The month of May brought with it a much-needed respite for investors in Kratos Defense & Security Solutions Inc. (NASDAQ: KTOS), especially after the recent attention that the stock was getting from short-sellers. Kratos shares were up 11.8% in May, according to data provided by S&P Global Market Intelligence, making it the best month so far this year for the company. Thanks shoud go to its first-quarter earnings report.
Investors have been waiting patiently for Kratos to turn a full year’s profit and positive cash flows for some years now. On May 10, the government defense contractor fueled hopes that it could finally deliver this year when it reported an encouraging set of numbers for the first quarter, which included:
- Sales growth of 8.3%.
- A 2% improvement in gross margin to 28.5%.
- A fivefold increase in operating income to $7 million.
- Net income of $1.3 million from continuing operations, compared to a loss of $10.1 million in the year-ago quarter.
- Cash from operations of $6.5 million.
Kratos still had a net loss of $2.2 million in Q1 thanks to the loss of income from its public safety and security division, which the company sold off just days ago for net cash of $70 million. But the market cheered the improvement in Kratos’ profits and positive operating cash flow.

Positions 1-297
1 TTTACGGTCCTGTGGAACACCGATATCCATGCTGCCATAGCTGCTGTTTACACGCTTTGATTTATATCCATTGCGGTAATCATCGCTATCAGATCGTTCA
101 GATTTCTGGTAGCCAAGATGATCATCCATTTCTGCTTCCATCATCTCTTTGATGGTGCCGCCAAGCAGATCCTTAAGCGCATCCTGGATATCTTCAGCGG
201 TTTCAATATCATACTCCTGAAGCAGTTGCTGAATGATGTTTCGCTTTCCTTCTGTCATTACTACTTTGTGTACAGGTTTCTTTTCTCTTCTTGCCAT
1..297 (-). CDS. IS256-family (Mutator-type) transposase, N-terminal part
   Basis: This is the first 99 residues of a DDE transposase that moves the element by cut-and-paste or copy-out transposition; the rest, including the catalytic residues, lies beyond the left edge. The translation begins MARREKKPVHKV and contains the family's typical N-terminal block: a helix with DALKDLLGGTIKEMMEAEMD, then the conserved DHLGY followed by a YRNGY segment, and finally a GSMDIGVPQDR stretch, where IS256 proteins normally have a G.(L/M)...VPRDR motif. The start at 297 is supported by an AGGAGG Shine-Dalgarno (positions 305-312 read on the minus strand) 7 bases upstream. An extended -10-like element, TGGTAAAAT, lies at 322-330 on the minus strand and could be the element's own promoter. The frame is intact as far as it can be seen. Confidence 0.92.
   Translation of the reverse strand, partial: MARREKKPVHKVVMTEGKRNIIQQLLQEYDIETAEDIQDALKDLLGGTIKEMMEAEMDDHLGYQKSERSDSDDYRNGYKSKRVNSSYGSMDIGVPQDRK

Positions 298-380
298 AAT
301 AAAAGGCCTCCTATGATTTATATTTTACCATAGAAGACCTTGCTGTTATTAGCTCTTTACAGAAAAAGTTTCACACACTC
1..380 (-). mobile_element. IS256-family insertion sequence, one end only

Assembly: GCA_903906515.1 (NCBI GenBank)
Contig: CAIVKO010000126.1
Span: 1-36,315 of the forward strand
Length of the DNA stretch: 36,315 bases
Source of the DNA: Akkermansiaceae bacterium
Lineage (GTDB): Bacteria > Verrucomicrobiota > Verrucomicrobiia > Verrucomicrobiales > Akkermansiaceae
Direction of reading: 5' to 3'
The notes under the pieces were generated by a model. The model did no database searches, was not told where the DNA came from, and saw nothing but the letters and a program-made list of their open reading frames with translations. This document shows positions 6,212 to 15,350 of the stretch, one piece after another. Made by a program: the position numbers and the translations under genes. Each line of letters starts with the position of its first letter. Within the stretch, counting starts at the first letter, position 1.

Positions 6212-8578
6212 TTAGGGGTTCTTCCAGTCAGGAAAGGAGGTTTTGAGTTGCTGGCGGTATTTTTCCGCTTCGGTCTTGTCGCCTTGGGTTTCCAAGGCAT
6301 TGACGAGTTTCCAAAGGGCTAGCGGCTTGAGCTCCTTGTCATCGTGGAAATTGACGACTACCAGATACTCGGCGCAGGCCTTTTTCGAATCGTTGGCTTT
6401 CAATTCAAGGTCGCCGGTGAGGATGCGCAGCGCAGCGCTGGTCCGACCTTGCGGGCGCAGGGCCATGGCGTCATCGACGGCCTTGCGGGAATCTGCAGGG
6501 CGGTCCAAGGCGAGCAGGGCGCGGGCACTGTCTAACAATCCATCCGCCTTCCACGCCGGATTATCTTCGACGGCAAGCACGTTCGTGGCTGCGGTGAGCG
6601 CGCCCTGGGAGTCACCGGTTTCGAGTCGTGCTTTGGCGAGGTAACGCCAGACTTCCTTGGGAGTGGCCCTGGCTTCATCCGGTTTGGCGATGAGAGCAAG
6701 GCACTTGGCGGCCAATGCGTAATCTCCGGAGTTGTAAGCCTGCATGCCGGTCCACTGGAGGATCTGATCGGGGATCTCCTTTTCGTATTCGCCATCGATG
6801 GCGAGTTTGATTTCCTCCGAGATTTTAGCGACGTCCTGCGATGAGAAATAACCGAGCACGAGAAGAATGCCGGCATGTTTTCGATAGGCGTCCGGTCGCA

The biggest top-line driver was Kratos’ unmanned systems division, which manufactures unmanned aircraft and drones for the military: It reported a 78.2% jump in year-over-year revenue in Q1, thanks to strong demand for target drones. The segment even bagged orders worth more than $200 million during the quarter.
On top of the encouraging numbers, management reiterated its fiscal 2018 outlook and is guiding for:
- 6% to 8% growth in revenue versus 2017.
- 15% to 24% growth in adjusted EBITDA — which excludes acquisition-related charges, restructuring expenses, and other items.
- Cash from operations of $35 million to $45 million.
Kratos’ Q1 numbers suggest a stronger year ahead for the company versus 2017. Meanwhile, the company continues to win orders, bagging contracts worth a total of nearly $214 million since May, as of this writing.
More important, if Kratos can deliver on its operating cash flow targets and doesn’t spend more than the planned $23 million to $26 million in capital expenditures, it should end the year with positive free cash flows (FCF). Since that would also mean the first positive FCF year for the company since 2013, investors may not be wrong to have turned optimistic about Kratos.
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